CPSC662 -- Distributed Computing Systems (Spring 2007)

Time: Location:
MWF: 12:40pm - 1:30pm 105B ZACH
Instructor: Teaching Assistant:
Riccardo Bettati
509C Harvey R. Bright Bldg
e-mail: bettati@cs.tamu.edu 
Office hours: TBA

Slides  | Tests | Homeworks | Resources | SeminarAssignments | Projects


The Menu

This course will consist of two parts: a Lecture part, followed by a seminar part.

Part I: Lectures

The Lecture part, we will study some of the most important concepts in the design of distributed operating systems. Throughout this portion, we will try to relate the material covered to the support of large-scale computing on the Internet. We will tentatively discuss the following issues:

  • Introduction  
    Characterization of Distributed Systems 
    Research and design issues 
  • Interprocess Communication  
    Issues in message passing 
    Client-server communication 
  • Synchronization  
    Event ordering / synchronization 
    Centralized vs. distributed schemes 
  • Group Communication  
    Ordered, reliable, and casual multicast 
    Group membership 
    Atomic group multicast 
    Virtual synchrony 
    Case study: ISIS 
  • Service Replication / Reliable Services  
  • Distributed Shared Memory  
    Shared memory
    Consistency models
    Design issues
    Case studies: Ivy/Munin/Treadmarks
  • Distributed File Services  
    Case study: NFS 
    Case study: AFS 
    Case study: CODA 
    Modern Systems: OceanStore 

As you see, most of the material served in the lectures is pretty basic. The idea is to provide a solid basis. We will complement this with a very strong hands-on component.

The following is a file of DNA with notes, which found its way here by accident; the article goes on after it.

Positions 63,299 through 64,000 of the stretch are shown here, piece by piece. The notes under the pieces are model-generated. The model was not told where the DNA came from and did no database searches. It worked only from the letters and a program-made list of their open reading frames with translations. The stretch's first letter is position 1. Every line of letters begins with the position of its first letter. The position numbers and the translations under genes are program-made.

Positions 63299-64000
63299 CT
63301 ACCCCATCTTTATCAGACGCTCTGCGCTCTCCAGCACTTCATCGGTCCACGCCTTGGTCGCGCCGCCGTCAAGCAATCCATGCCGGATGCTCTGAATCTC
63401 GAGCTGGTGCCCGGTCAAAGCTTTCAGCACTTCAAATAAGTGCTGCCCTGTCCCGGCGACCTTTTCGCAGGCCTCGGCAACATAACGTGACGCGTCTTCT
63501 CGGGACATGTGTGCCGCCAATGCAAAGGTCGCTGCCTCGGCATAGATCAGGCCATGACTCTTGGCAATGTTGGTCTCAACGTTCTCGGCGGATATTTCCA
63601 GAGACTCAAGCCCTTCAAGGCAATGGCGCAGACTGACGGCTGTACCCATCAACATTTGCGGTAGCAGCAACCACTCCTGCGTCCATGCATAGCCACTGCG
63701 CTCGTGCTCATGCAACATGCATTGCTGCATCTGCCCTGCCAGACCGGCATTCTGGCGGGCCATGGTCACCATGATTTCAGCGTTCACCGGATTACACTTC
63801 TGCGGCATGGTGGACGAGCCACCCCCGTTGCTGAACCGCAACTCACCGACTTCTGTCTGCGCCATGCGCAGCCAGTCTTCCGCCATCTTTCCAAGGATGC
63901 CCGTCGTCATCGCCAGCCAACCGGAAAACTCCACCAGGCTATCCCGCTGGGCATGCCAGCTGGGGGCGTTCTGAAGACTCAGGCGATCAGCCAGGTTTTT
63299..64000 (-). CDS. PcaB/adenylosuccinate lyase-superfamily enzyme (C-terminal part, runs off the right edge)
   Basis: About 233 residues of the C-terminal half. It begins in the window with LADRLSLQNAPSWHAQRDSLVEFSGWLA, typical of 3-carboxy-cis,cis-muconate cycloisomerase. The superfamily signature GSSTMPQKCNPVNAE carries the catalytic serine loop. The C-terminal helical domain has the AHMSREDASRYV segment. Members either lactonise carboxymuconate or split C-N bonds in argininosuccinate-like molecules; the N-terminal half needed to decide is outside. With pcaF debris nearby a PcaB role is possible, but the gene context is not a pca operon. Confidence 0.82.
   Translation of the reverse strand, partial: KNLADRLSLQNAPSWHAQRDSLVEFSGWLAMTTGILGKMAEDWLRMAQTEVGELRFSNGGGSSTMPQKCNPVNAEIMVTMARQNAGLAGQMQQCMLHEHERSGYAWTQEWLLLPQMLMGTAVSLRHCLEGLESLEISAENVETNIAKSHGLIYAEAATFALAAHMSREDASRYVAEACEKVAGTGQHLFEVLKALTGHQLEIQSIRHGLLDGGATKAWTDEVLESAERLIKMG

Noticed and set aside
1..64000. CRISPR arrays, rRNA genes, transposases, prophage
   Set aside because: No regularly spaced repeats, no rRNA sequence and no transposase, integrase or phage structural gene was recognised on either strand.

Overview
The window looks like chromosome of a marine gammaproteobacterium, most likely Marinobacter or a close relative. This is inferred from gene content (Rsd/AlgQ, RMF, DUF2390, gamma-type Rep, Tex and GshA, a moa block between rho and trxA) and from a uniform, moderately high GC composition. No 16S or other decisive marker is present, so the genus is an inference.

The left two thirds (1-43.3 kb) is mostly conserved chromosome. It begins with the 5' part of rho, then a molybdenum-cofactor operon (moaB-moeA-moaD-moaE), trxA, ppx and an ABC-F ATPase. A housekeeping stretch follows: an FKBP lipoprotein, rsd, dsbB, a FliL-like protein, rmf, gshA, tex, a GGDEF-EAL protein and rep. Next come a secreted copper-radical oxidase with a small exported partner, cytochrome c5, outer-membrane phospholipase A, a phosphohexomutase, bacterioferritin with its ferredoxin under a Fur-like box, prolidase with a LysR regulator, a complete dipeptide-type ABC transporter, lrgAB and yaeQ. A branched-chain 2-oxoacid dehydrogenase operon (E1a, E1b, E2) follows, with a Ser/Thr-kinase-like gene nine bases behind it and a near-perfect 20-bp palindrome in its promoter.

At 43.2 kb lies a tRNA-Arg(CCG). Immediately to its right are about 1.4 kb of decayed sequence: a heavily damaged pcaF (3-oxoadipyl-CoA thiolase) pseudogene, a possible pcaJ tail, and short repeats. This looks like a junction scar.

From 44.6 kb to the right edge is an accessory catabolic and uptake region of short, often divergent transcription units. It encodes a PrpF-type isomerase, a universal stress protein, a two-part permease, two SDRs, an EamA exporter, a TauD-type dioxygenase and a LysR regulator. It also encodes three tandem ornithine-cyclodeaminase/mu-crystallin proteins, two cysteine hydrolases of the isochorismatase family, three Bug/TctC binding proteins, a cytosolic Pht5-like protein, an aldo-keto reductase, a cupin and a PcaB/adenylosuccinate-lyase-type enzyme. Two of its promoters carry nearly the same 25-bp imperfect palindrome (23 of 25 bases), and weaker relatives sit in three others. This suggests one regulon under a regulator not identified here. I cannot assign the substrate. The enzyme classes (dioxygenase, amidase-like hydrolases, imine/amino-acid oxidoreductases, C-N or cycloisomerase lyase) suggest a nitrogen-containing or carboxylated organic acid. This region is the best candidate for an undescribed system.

Part II: Presentations (Seminar)

For this part, each of you will be reading a number of papers and give a 20-minute critical presentation, with the objective to summarize the papers, evaluate their contributions, and relate the papers to each others.


Reference Books

Below is a list of reference books. These books are thought to complement the textbook. Perusing them may help you better understand some issues discussed in class. More reference material will be added as we go along.

Assessment Method

The course will consist of a considerable number (at least three) of challenging programming projects, and two exams (the first exam will be on March 7, a second exam on Tuesday, April May 1). Perhaps we will have a small number of homeworks.

The weight will be tentatively distributed as no less than 45% for projects and at most 30% for tests. The presentation will weigh no more than 10%, and roughly 10% will be reserved for class participation.(If we will have homeworks, the weights will be adjusted accordingly to account for the homeworks.)

Ideally, grades will be assigned along the following lines:


The official prerequisites are CPSC-410 or CPSC-463. I recommend you have a good idea of both.
I reserve the right to enforce the prerequisites, maybe even in form of a quiz at the beginning of the semester !


In this course we will not limit ourselves to talking about distributed computing systems, but will get our hands quite dirty. (Not as much as I would like, unfortunately.)

The projects have shown to be very demanding. If you do not know how to program at a sophisticated level, this is a good time to rethink your plans of taking this course! Experience with previous times this course was given has shown that you will not be able to learn the programming part as you go.

More information about projects will be posted soon.

The projects will be done in groups of two students each. This means that it is a good idea to start looking for a partner soon.

Things may change, so please check back later!

Late-Submission Policy

Academic Integrity

It goes without saying that the highest level of academic integrity is expected for students in this class. While discussions among students on the analysis of problems and on the development of general solution approaches is welcome (encouraged, in fact,) the realization has to be of the individual student or of the individual project team. Spelled out, this means:

Whoever violates these rules can expect to fail this course. For information about the TAMU Honor Council Rules and Procedures check out the Aggie Honor System Office.

Last But Not Least

Feel free to make comments, suggestions, and such things.

Riccardo Bettati

Last modified: Jan 19, 2007